Plate with coat of arms
|Object Title||Plate with coat of arms|
|Dimensions||diameter 25.6 cm|
|Collection||Asian Civilisations Museum, Gift of Mr and Mrs Toshio Egawa|
The quest to duplicate Chinese porcelain was an obsession shared by many connoisseurs and entrepreneurs in Europe. Early successes in Florence commissioned by Grand Duke Francesco I de’ Medici (r. 1574–1587) led to the production of a type of soft-paste porcelain made from white clay and ground glass around 1575. Italian potters also attempted to imitate Chinese porcelain by applying painted decoration to traditional low-fired earthenwares with white tin glazes called maiolica. Italian maiolica production flourished from the fifteenth to seventeenth centuries and laid the foundations for other tin-glazed pottery traditions in Europe.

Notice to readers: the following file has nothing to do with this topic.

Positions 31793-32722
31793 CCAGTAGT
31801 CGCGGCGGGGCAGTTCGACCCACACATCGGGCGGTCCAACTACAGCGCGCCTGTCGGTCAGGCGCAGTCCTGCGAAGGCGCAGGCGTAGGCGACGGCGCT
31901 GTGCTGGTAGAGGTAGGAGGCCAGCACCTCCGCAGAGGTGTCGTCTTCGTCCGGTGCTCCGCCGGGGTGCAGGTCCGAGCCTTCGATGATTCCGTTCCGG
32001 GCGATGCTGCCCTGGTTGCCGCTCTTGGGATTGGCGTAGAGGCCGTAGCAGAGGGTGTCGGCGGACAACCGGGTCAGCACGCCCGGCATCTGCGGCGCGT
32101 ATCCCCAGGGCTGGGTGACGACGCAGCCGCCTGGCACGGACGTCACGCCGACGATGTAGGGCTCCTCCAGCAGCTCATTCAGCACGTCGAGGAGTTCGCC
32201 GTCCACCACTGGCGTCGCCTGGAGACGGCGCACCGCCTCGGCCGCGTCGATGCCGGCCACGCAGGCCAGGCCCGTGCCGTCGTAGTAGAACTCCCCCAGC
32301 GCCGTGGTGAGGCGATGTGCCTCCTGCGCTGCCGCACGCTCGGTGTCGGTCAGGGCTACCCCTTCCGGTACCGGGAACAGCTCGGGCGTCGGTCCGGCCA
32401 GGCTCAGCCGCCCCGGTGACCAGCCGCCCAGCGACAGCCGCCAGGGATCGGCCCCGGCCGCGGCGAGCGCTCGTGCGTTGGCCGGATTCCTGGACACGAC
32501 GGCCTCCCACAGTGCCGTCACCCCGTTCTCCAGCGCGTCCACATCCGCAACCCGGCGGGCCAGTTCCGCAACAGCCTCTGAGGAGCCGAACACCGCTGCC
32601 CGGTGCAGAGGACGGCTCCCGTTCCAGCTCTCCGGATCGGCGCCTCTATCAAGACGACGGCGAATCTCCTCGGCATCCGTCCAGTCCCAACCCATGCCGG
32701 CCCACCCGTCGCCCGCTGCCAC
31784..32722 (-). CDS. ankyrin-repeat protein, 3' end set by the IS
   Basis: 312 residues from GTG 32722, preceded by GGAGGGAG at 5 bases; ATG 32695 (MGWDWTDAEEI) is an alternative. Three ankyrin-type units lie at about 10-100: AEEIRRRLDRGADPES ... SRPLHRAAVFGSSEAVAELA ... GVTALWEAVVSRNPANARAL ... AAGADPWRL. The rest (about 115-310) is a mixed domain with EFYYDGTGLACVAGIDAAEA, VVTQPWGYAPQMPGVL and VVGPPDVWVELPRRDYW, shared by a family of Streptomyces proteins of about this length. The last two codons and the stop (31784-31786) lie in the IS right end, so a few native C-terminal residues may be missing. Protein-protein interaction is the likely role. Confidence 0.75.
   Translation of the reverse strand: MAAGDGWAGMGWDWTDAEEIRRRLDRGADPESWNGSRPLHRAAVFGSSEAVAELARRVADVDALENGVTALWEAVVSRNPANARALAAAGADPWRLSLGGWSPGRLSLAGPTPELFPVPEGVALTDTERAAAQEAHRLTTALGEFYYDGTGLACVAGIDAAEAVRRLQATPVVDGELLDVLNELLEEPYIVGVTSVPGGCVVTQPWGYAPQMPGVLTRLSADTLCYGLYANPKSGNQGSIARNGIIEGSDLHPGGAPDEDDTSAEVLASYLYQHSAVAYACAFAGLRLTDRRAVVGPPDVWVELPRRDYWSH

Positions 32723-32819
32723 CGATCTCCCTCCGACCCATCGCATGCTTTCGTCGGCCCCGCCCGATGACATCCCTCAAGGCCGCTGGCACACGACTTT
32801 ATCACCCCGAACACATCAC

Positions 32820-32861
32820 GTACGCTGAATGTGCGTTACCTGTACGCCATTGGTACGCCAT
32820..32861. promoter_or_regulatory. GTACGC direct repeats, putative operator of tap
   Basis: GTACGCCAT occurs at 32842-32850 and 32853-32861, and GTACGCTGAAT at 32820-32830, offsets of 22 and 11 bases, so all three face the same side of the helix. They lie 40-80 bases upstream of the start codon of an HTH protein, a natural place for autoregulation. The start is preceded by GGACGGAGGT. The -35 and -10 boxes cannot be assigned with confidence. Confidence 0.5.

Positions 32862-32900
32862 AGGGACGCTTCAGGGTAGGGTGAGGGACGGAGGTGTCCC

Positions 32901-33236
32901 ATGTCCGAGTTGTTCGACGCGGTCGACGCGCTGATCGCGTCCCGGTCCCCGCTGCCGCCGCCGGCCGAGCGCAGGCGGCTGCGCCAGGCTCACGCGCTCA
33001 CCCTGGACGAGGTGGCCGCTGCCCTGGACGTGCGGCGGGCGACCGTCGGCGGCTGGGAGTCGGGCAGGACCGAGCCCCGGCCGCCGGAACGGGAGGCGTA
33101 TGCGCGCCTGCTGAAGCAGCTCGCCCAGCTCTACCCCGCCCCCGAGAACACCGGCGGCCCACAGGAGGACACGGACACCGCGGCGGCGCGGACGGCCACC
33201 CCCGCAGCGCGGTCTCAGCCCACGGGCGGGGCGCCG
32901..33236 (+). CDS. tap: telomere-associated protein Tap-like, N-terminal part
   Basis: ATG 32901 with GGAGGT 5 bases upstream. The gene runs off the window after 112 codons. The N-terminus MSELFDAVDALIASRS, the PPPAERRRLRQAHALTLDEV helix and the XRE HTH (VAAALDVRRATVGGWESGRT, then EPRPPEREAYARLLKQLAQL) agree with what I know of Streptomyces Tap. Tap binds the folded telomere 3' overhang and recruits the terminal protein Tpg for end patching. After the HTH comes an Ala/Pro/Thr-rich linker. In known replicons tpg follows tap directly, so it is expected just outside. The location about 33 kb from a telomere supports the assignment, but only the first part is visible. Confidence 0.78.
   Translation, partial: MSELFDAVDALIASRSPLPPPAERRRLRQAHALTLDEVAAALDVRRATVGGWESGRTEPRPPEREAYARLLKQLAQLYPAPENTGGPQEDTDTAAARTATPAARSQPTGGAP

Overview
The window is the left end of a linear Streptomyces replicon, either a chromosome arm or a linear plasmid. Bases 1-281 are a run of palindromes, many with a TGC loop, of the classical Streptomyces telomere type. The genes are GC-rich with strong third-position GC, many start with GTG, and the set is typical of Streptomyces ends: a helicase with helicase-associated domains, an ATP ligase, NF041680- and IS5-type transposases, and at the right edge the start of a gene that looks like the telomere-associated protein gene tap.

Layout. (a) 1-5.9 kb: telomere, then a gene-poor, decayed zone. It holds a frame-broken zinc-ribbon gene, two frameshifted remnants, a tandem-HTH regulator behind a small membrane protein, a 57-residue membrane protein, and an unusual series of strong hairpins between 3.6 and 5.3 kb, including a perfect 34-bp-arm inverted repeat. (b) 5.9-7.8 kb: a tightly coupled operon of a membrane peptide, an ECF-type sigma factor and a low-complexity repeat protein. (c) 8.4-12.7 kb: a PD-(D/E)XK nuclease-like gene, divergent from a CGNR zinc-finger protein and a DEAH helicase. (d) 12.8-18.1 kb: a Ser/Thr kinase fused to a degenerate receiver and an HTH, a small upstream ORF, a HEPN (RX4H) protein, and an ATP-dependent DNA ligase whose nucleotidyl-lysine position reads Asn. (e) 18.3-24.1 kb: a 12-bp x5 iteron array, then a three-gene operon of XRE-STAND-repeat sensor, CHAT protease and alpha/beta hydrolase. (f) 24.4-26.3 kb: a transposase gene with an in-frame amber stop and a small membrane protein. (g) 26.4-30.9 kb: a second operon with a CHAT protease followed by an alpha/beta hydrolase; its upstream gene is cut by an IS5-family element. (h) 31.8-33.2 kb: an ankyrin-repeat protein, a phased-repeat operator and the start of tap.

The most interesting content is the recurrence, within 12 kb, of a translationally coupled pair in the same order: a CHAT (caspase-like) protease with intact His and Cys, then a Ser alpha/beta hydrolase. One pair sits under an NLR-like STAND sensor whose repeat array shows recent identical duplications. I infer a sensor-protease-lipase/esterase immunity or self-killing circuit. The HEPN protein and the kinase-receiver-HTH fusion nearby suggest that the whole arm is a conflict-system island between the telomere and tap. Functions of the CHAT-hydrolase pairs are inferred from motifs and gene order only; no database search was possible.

The designs on this maiolica plate are painted in a spontaneous style reminiscent of kraak ware. The design in each quarter of the outer band is repeated and separated by floral bouquets, except for an area that was intentionally left blank so that it could be personalised to suit individual buyers. That space was painted with a coat of arms in red, orange and green enamels—likely the arms of a member of the Knights of Malta.